Crohn’s disease, ulcerative colitis and colon cancer can be treated with experimental breakthrough therapy. The findings come from UCLA where researchers have found a way to suppress the development of ulcerative colitis by using a chemical inhibitor capable of blocking an RNA molecule (microRNA-214) involved in the transmission of genetic information.
High levels of microRNA-214 are commonly found in ulcerative colitis patients who are also at a higher risk of colon cancer.
Thirty percent of patients who complain of gastrointestinal pain are typically diagnosed with indeterminate inflammatory bowel disease. Even after much testing many specialists find it difficult to diagnose Crohn’s disease or ulcerative colitis.
In the two-year study, researchers examined 401 colon tissue samples from patients with Crohn’s disease, ulcerative colitis, irritable bowel syndrome (IBS), sporadic colon cancer, and colitis-associated colon cancer. These samples were compared to samples not affected by any of the listed diseases.
The researchers hope analyzing these samples could make it easier to decipher between the different diseases to improve diagnosis. They developed a systems approach that could expedite the drug discovery process by utilizing sophisticated computer programs and high-tech robotics that combines molecular and clinical information to identify the most important genes to create new drugs. This is what led the researchers to discover microRNA-214.
Research lead Dr. Dimitrios Iliopoulos said, “The first steps of the drug discovery process usually take five to six years, and by using our novel approach we expedited the drug discovery process only in two years. We evaluated this drug in mice with ulcerative colitis and colon tumors and found that in both cases it was highly effective to suppress these diseases.”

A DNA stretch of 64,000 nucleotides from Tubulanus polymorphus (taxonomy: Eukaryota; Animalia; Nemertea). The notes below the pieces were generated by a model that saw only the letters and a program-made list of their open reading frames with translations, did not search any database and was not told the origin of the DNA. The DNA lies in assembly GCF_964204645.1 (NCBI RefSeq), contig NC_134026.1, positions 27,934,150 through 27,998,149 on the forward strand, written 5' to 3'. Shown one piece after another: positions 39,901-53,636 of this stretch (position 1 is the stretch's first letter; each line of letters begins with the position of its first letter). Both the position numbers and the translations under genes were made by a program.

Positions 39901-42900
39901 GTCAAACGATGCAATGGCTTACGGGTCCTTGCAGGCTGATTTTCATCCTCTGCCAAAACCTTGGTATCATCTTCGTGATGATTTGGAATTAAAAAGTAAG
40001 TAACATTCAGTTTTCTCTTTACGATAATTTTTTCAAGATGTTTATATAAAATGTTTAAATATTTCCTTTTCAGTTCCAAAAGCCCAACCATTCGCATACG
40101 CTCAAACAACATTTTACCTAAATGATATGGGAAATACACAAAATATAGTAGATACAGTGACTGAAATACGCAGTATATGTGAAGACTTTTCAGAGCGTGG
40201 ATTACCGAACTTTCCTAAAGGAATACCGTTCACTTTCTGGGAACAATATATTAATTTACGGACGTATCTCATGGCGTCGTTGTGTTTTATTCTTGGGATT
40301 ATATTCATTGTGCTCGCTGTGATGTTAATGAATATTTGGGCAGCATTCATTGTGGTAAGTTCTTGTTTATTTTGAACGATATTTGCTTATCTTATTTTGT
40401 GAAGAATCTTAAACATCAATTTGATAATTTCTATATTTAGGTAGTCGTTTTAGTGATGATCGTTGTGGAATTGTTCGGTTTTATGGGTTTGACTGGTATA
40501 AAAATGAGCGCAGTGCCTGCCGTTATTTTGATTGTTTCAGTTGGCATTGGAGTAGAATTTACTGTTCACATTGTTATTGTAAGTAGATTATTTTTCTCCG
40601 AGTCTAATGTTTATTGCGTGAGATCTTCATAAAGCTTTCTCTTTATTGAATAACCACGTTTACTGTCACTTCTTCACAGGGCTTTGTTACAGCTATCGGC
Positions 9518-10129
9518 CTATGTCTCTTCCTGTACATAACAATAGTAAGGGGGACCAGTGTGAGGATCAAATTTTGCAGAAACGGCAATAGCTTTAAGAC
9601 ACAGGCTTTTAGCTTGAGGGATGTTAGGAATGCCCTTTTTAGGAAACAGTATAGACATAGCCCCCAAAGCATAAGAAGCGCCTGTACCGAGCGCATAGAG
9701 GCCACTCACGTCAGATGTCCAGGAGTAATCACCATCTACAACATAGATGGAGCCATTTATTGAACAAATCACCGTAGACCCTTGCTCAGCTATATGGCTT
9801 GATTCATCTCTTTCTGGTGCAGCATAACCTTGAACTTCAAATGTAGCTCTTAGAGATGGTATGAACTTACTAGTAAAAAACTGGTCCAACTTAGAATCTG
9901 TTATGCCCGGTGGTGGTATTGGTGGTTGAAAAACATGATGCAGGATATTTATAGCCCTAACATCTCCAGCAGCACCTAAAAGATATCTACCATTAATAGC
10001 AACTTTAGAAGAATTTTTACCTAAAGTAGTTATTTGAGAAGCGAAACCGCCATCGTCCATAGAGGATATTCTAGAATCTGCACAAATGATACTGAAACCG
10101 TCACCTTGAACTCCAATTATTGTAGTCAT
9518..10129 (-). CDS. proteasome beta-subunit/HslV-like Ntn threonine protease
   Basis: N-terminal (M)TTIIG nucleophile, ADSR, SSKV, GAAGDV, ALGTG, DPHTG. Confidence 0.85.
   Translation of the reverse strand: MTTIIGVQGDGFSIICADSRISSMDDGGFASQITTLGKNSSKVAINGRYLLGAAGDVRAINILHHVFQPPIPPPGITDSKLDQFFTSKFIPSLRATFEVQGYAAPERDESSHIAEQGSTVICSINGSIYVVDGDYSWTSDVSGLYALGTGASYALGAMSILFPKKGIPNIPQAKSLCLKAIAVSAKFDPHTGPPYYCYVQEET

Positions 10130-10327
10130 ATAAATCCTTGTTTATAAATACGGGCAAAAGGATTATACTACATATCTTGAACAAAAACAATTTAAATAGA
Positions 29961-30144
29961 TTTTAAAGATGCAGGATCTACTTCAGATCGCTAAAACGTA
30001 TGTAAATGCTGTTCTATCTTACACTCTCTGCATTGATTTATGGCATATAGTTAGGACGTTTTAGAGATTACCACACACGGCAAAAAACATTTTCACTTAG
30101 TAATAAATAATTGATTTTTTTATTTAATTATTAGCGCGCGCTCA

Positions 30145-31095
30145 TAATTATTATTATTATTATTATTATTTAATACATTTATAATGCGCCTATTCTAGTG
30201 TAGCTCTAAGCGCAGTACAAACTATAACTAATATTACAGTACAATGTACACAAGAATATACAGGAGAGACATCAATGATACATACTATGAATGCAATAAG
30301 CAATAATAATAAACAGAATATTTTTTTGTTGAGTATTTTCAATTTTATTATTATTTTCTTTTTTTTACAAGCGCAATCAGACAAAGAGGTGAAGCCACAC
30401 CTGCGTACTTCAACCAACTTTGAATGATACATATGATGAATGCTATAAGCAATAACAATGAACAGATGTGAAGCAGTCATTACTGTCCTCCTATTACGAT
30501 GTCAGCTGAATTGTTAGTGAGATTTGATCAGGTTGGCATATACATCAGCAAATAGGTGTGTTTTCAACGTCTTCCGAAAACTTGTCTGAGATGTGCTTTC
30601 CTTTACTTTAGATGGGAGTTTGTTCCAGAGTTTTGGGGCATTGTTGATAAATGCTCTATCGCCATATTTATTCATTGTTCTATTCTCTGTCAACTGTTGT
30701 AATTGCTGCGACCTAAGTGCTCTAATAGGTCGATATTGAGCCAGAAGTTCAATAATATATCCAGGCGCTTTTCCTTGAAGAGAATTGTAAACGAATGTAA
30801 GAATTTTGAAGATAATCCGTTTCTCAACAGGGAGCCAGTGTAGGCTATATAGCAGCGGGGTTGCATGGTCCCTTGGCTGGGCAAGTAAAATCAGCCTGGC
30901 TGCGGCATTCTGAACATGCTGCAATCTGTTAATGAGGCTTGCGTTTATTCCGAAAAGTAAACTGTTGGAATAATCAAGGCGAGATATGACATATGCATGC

The researchers will continue to test microRNA-214 inhibitor and will apply for investigational new drug application with the FDA. They hope to begin clinical testing some time in the near future.
It is well known that patients with ulcerative colitis are at a greater risk for colon cancer. In inflammatory bowel diseases (IBDs), like colitis and Crohn’s disease, there is chronic inflammation in the gastrointestinal system. Having inflammation in the colon increases the risk of colon cancer, compared to individuals who do not have inflammation.
The risk factors for colon cancer in IBD patients include disease duration and the extent to which the colon is involved. The risk of colon cancer doesn’t emerge until eight to 10 years of having IBD. Those with large involvement of the colon in their IBD are at the highest risk for colon cancer, compared to those with the least involvement.
Signs and symptoms of colon cancer in IBD include change in frequency of bowel movements, diarrhea, constipation, feeling that the bowel doesn’t empty completely, bright red or very dark stool, narrow stool, general stomach discomfort, weight loss for unknown reason, constant fatigue, and vomiting. Although these symptoms may appear as an IBD flare-up, you should still speak to your doctor about your experience as it could indicate early colon cancer.
Routine colonoscopies can check the colon for polyps or any changes that may indicate colon cancer. Speak to your doctor about your risk of colon cancer, especially if you have had IBD for over eight years.